He'll skip the usual postseason trek back to his Illinois farm, and instead stay around town.
That combined with a late April exit — ending with Monday's first-round Game 5 playoff loss to the NBA Western Conference's top-seeded Los Angeles Lakers — should give Jazz coach Jerry Sloan ample opportunity to ponder what was.
As he does, a sense of satisfaction regarding what was accomplished will wrestle angst over what was not.
Sloan called the Jazz's locker cleanout session Tuesday part of a "bitter day," and said that in light of all its ups and down the season was "one of the most (difficult) I've ever faced."
Losing franchise owner Larry H. Miller and treasured older brother Buck Sloan in the midst of it — not to mention former teammate Norm Van Lier and ex-coach Johnny "Red" Kerr on the same day — didn't make it any easier.
"That's why I was proud of these guys in a lot of ways," he said, "because they helped make it better by trying to win games, knowing that sometimes it was very difficult because we weren't as good as you kind of expected.
"I think I fought through it about as hard as I could," Sloan added. "Then we had some issues we had to deal with, as a community and as a family. That's always kind of tough. But it's no bed of roses out there, whatever you do."
Sloan described his feeling heading into yet another offseason thusly: "It's one of disappointment," he said.
"Any time you lose, it's always a disappointing thing to have to be faced with," added Sloan, who earlier in the season celebrated his 20th anniversary as Jazz head coach. "But the challenge is still there to try to move this team forward and try to make it better."
Save for the usual disclaimers about taking time to digest it all, Sloan on Tuesday sounded ready and quite willing to tackle that challenge.
"I've got to do, we've got to do, a better job on the coaching part of it," he said. "And the players have got to do a better job to move forward."
His hat hangs on the fact the Jazz won 48 of 82 regular-season games despite losing 148 man games to injuries, including more than a dozen because of point guard Deron Williams' sprained ankle, more than a dozen due to small forward Andrei Kirilenko's surgically repaired foot and more than half the season because of Carlos Boozer's surgically repaired knee.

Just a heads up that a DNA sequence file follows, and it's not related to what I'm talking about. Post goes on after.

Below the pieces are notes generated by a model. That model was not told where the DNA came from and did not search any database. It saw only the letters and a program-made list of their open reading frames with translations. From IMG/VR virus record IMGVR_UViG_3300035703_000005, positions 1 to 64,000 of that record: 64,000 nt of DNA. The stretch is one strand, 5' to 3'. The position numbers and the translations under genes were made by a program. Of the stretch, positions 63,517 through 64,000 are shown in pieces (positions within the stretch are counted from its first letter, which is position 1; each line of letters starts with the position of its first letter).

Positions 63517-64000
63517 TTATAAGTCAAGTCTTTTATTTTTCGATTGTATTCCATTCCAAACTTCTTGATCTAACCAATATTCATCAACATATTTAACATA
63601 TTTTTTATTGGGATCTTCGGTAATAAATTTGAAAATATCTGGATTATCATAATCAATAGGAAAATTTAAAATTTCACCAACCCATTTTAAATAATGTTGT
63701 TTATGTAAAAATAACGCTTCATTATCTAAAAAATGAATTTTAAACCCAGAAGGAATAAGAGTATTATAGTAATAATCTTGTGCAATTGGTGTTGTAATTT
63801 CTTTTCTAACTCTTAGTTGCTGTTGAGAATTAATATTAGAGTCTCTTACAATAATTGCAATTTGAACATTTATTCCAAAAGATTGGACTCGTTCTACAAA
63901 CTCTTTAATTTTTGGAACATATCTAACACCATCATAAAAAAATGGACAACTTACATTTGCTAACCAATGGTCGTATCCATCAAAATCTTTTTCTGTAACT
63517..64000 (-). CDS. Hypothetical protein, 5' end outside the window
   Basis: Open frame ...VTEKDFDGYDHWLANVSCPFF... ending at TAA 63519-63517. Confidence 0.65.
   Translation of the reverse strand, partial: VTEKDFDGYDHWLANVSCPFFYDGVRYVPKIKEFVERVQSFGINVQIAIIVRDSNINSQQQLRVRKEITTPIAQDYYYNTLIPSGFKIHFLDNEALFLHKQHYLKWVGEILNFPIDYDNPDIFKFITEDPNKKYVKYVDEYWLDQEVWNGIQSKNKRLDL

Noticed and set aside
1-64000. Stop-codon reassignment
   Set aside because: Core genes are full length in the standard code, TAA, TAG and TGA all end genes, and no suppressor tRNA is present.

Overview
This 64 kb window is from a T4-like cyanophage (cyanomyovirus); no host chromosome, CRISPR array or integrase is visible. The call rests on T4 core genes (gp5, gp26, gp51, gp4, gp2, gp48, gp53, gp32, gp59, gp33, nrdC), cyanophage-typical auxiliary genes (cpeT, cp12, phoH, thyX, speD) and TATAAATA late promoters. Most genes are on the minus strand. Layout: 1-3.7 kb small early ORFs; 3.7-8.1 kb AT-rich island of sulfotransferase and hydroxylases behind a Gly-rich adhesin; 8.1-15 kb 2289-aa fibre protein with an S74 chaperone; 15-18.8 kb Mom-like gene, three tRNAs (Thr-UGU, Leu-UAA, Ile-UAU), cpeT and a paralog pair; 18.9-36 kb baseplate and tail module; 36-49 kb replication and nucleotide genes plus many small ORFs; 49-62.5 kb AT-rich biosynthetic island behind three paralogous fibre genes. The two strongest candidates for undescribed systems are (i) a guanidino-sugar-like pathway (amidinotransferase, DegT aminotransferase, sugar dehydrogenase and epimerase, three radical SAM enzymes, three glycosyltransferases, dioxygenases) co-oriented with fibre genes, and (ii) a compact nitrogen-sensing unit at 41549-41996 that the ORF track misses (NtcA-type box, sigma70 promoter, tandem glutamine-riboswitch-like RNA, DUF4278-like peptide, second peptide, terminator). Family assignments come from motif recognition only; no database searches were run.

"To be able to win 48 games in this league is quite an accomplishment, when I look at the number of injuries we had," Sloan said. "And I'm proud of the fact these guys tried to do the best they could."
Jazz general manager Kevin O'Connor expressed similar sentiments.
"I thought our expectations were higher than they've been in a long time. I thought we'd be a better basketball team than we were a year ago," he said. "And our record didn't indicate that.
"So, there's always a disappointment when you're not in a position to fulfill what you could."
But, O'Connor hastened to add, "I always felt, with an asterisk, that the number of games we missed from players that were counted on was probably as bad as any year I've ever been around.
"If . . . I told you we'd win 48 games, I would be surprised, to be honest with you, that we won that many of games, with the injuries we had, in the West."
Even discounting injuries, it really was a rollercoaster ride.
"Up until the end of the season, I thought we did a great job," Sloan said. "We stunk a little bit as we came down the stretch.
"We had our moments where we played hard.
"We had some moments that were not very desirable.
"But life goes on. We move forward from here."
Even if that means, at least for now, staying right where he is.
"It's not quite as tough," the 67-year-old coach said of forgoing the farm for the first time in forever, "because (wife) Tammy keeps me busy.
"(I) have a stepson that's still in school, and we can't go off and leave him."